Long haired dogs require frequent grooming of the hair around their eyes. This can be problematic for their mums and dads when the solution to the problem requires a pair of scissors to be held close to their eye. Many people therefore choose to leave it for the groomer but the hair on the face tends to grow across the eyes within a month of a groom and therefore some maintenance at home is important. Hair should not be covering your dogs eyes. It doesn’t matter what breed they are – eyes require an uninterrupted view of the world to function properly. Imagine walking around with a fringe that covered your eyes all day. Not only would you find it hard to see but the hairs would be going into your eye and causing irritation. Dogs are no different, they just don’t have an opposable thumb to pull the hairs out of their eye! Facial hair in constant contact with the eyes can cause conjunctivitis, a poor quality tear film, corneal ulceration and even scarring of the cornea which if left untreated could lead to vision reduction.
My tips for managing the hair around the eyes include:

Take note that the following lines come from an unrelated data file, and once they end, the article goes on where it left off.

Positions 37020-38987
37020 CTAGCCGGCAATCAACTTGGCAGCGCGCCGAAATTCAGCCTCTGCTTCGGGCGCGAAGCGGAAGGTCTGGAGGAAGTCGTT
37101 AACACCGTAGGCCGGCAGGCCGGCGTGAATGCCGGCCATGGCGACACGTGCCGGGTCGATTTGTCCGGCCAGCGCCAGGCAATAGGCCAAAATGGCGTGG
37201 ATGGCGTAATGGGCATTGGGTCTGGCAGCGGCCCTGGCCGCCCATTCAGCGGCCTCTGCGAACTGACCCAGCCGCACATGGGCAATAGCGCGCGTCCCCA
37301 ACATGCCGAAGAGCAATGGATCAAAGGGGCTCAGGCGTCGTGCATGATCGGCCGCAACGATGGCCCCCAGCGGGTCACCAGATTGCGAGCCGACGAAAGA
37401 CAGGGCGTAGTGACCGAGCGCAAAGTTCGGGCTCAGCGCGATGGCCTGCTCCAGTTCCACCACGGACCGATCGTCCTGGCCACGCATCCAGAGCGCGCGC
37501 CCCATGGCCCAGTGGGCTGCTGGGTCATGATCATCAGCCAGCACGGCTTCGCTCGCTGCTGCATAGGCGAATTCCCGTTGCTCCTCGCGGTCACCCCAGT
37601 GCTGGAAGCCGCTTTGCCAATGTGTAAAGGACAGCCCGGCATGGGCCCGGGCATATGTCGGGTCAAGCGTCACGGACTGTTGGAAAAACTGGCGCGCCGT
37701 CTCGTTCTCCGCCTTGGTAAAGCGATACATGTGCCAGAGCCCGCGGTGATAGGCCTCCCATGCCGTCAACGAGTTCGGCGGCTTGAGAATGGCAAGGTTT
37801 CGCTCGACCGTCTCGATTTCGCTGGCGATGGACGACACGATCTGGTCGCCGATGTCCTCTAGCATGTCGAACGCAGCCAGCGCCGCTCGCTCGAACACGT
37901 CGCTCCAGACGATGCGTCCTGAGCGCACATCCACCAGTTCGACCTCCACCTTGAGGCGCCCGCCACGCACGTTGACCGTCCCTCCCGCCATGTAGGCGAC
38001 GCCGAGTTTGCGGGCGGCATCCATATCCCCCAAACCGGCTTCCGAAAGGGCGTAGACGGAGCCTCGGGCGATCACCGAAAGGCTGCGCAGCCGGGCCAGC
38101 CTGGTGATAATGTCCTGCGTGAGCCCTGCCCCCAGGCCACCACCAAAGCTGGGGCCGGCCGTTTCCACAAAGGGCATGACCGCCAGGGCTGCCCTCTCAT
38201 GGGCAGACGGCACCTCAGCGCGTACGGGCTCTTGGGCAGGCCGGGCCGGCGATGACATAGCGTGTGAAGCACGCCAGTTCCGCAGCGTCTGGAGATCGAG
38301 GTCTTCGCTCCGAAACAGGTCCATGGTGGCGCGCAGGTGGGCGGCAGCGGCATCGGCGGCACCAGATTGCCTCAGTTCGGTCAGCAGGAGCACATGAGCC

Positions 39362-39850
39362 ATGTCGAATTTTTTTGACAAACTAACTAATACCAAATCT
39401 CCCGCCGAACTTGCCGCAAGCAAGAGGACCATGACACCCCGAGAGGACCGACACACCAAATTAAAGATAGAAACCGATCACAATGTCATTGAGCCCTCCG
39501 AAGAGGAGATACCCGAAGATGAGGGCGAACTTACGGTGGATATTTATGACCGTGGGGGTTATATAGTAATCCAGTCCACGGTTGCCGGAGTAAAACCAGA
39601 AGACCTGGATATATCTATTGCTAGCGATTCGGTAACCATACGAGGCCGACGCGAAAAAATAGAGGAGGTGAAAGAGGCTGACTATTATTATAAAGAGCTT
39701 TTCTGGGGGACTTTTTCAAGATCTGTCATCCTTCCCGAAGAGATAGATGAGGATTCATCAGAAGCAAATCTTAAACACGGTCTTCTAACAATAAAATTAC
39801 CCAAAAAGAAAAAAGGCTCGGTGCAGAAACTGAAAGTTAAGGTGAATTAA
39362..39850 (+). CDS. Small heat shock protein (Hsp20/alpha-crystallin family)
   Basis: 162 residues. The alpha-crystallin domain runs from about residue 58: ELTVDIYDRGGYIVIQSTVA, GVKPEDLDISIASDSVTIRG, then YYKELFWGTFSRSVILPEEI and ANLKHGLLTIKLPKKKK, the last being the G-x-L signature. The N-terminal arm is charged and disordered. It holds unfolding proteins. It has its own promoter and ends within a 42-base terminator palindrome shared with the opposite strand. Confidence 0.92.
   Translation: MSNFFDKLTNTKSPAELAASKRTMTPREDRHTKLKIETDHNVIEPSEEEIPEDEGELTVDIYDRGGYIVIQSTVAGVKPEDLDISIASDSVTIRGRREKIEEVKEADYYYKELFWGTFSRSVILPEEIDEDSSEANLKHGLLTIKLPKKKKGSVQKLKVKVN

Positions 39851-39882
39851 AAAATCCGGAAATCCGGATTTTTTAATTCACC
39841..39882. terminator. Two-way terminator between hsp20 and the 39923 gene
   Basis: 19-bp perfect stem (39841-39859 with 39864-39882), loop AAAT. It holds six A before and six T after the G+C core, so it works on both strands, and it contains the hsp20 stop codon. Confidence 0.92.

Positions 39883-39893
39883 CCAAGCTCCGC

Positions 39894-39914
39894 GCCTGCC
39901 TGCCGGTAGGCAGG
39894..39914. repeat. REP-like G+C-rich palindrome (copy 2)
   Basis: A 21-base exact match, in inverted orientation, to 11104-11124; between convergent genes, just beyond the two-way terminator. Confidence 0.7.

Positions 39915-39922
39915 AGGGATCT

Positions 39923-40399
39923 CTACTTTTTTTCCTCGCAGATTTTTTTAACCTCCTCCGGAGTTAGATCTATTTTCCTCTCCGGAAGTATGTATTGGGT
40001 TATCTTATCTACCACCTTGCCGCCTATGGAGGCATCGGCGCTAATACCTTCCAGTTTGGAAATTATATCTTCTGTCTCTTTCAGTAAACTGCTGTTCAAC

1. Ask your groomer to keep the hair around the eyes short.
2. Ask your veterinarian to show you how to safely clip the hair around the eyes. I find that it’s best done with two people, one to keep the head still and the eyelid closed and the other to trim the hair. Always used curved scissors with a blunt tip and keep the scissors parallel to the face so that if the dog moves they hit the edge of the scissors not the tip. Lots of patients, praise and treats at the start will help to win your dogs trust and encourage them to remain still for you.
3. Use a water soaked make up pad remover daily to clean any discharge that may accumulate between the nose and the eyes. A small amount of ‘sleep’ is normal and daily removal helps to prevent any accumulation in the hair.
4. Be cautious of using any eye cleaners for dogs. Brown stains are annoying but they’re not worrying your dog most of the time and if a product is strong enough to remove that stain, then it can’t be too healthy for the eye itself. There are a few products which are safe to use around the eye such as Kojo eye cleaner but I tend to steer clear of most.
Finally, if you notice that there is more discharge than usual, the appearance of the discharge has changed or it is accompanied by squinting, rubbing or redness then you should consult with your veterinarian to rule out the presence of eye disease.